Monday, November 12, 2012

High School for 2012-2013

This is for my 16 year old Kieron.    It may look like a lot.   I have a core textbook for each subject, then I photoed a few "real" books for each course, just so I could remember what I have in my closet shelves. 

In some cases, I may have him select just one or two books of the lot; in other cases, I may have him read more than is listed.    It kind of depends on how heavy going the books are, and also on how his interests develop, how much time we have, etc. 


Our Goal and Our Guides


Through Christ Our Lord

from the Our Quest for Happiness series

The older kids used Fr Laux's series, but this one seemed more suitable for Kieron.  I also looked at the Didache series,  which are very solid, but have more of that modern-school-textbook look to them, with lots of photos of teenagers looking thoughtfully off to the middle distance.    My judgment call was to go with Quest. ... we are trying to get through two books per year.   Kieron is enjoying the reading.

I totally forgot I had made this blog study guide of the book a year or so ago.   It is incomplete.   Blogging lesson plans was a really fun experiment, but I am not sure how effective a use of my time it turned out to be.

Here are a few of the books I want him to read for religion.   He has read a couple of the Louis Wohl books, too, and I want him to read some more. 

St Francis of Assisi by GK Chesterton
The Family that Overtook Christ (about Bernard of Clairvaux)

Language Arts

I wanted a basic reference/exercise book and of several I looked at in a thrift store, this looked the most in tune with what I wanted.    The stories and poems that introduce the chapters seem to be good quality and the exercises are interesting.      We are just reading and discussing, since we have a "learning essay-writing through creating fiction" composition course in place.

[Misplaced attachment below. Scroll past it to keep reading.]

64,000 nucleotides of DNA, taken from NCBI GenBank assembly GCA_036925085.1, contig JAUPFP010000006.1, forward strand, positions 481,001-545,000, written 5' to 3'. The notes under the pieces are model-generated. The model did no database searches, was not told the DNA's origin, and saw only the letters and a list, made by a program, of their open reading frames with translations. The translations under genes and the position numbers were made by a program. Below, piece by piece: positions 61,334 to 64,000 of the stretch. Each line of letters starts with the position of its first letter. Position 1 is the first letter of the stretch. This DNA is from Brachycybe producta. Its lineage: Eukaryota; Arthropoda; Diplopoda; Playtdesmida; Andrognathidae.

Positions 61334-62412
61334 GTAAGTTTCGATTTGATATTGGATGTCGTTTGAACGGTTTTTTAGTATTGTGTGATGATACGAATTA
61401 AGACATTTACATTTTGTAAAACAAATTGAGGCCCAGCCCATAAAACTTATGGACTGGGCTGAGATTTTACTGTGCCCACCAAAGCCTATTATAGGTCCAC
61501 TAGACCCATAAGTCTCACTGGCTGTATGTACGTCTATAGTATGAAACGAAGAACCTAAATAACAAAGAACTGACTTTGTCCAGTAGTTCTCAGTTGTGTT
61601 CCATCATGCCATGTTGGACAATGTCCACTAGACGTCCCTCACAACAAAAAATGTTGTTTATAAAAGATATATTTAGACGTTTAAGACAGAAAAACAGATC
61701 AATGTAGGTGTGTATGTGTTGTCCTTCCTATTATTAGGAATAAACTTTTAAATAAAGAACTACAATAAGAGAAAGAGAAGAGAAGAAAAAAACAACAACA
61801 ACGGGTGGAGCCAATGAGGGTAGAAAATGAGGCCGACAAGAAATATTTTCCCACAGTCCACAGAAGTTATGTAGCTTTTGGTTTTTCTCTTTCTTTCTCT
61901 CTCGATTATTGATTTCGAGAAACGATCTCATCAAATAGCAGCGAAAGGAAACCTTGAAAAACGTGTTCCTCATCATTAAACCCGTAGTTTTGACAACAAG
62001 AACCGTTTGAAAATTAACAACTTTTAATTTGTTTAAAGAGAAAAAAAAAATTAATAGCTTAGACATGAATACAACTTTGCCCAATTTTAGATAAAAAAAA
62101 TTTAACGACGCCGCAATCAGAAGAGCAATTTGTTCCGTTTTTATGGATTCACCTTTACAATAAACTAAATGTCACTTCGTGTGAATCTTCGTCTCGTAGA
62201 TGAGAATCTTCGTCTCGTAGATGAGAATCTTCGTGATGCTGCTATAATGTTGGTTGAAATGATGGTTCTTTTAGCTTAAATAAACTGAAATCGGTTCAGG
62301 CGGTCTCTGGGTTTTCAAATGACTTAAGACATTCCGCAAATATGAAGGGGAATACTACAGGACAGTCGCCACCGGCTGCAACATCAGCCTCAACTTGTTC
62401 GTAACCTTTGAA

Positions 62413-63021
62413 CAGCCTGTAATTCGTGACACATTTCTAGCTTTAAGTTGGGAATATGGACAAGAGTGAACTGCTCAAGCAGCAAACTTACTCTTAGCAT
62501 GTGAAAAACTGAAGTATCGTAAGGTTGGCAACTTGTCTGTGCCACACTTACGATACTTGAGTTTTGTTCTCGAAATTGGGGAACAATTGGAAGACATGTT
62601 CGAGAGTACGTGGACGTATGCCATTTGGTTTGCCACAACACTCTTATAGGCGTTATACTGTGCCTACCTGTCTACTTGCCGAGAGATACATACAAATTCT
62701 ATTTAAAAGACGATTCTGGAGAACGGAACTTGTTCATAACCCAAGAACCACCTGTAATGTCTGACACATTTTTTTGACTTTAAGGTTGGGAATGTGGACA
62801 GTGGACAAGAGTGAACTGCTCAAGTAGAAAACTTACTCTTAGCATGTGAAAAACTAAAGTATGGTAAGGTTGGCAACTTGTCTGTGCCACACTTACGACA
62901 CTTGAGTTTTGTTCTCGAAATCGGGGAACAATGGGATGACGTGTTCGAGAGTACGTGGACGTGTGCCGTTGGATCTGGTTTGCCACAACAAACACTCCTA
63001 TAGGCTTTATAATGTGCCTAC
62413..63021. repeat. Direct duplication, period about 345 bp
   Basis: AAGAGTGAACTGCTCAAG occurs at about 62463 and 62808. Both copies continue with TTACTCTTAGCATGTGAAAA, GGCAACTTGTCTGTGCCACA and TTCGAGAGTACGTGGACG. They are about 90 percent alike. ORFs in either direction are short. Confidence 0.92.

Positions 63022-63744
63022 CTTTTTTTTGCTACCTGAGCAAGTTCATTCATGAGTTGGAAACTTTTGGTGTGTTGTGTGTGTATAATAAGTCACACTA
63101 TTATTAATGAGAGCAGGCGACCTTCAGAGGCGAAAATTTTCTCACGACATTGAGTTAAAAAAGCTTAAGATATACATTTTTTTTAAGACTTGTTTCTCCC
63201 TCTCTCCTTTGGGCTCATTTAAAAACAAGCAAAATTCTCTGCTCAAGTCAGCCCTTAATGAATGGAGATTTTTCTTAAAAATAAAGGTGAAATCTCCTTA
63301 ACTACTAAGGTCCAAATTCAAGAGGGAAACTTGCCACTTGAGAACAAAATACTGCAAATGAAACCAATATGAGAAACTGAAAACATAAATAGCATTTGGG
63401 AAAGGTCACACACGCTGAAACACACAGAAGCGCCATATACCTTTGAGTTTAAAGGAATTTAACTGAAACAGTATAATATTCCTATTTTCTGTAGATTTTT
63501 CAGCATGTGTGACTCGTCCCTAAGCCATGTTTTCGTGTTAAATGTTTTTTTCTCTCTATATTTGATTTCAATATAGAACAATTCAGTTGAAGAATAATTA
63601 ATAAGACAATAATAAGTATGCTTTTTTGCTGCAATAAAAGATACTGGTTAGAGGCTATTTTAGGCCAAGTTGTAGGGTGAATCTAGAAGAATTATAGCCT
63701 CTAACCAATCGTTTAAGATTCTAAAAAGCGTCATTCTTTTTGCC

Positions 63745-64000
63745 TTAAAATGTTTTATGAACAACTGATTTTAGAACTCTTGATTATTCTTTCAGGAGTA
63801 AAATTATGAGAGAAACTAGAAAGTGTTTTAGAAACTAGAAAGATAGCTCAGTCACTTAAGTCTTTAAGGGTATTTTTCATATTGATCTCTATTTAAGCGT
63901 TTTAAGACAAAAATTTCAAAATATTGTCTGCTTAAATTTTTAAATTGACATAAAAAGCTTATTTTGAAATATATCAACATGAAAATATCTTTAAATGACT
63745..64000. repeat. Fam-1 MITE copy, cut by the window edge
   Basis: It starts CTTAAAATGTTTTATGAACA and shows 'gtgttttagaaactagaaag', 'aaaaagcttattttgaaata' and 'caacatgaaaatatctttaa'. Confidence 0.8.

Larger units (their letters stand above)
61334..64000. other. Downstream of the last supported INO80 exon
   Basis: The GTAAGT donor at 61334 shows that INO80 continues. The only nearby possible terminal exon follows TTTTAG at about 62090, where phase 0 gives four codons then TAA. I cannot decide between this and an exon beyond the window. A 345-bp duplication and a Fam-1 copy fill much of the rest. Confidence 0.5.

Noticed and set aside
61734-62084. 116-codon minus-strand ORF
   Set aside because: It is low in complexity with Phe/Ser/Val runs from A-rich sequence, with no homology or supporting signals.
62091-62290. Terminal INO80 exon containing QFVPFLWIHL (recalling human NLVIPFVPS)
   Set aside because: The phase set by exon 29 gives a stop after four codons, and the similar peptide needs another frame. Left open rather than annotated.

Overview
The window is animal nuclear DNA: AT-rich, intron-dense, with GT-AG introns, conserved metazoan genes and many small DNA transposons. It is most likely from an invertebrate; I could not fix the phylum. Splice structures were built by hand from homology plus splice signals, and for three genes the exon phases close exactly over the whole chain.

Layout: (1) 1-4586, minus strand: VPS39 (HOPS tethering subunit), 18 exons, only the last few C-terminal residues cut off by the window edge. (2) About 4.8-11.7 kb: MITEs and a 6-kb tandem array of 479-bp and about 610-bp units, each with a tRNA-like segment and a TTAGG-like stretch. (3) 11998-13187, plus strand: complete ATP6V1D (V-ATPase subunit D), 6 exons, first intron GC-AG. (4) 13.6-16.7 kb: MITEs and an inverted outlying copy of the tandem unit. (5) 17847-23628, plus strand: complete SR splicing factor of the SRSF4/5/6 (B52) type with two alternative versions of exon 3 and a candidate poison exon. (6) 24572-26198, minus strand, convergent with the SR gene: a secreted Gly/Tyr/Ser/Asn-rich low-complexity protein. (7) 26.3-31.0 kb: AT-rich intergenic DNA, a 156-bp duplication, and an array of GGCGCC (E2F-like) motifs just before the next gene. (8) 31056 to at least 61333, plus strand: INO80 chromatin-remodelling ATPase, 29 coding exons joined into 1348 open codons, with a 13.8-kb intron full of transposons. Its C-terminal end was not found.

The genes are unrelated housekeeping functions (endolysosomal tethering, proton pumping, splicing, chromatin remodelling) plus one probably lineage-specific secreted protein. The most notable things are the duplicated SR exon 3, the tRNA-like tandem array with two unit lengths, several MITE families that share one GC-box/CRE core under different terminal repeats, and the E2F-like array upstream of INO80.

I will probably supplement with classes from Homeschool Connection.    There are several literature and composition courses on there that make my little Catholic convert/English Literature heart beat faster.    Teaching Company is also a good resource.  They seem to hit my mailbox every day with discounted resources.

In addition, there are lots of books I want him to read for Language Arts/Literature.   Here are a few:

two books by Chaim Potok
Curious Incident of the Dog in the Night-Time
(these are relatively light reading; all contain material I want to get the chance to discuss with my student)

 (for literature, and word/grammar study)

(he's also going to read a couple of Shakespeare plays)

Great Short Stories of the World
(I don't remember what edition I have, but you can find lots of short fiction online)

World History

Patterns of Interaction

I got this one because it's visual and there are various support  resources online.

Various Belloc books; I will probably have him read two.  He's reading The Great Heresies right now.

Science:  Physics

I am listing it, but not sure if this will go over.  This is a very old edition ; Liam used it almost ten years ago.

I want to do physics before chemistry.   See, biology is based on chemistry, which in turn is based on physics, and physics is simplest in itself, though US secondary schools put physics last because they can eliminate math from biology better than from chemistry and physics.   However, I did not learn science in this order.  I went to a European secondary school where they taught physics, chemistry, and biology concurrently.     That is another subject for another time.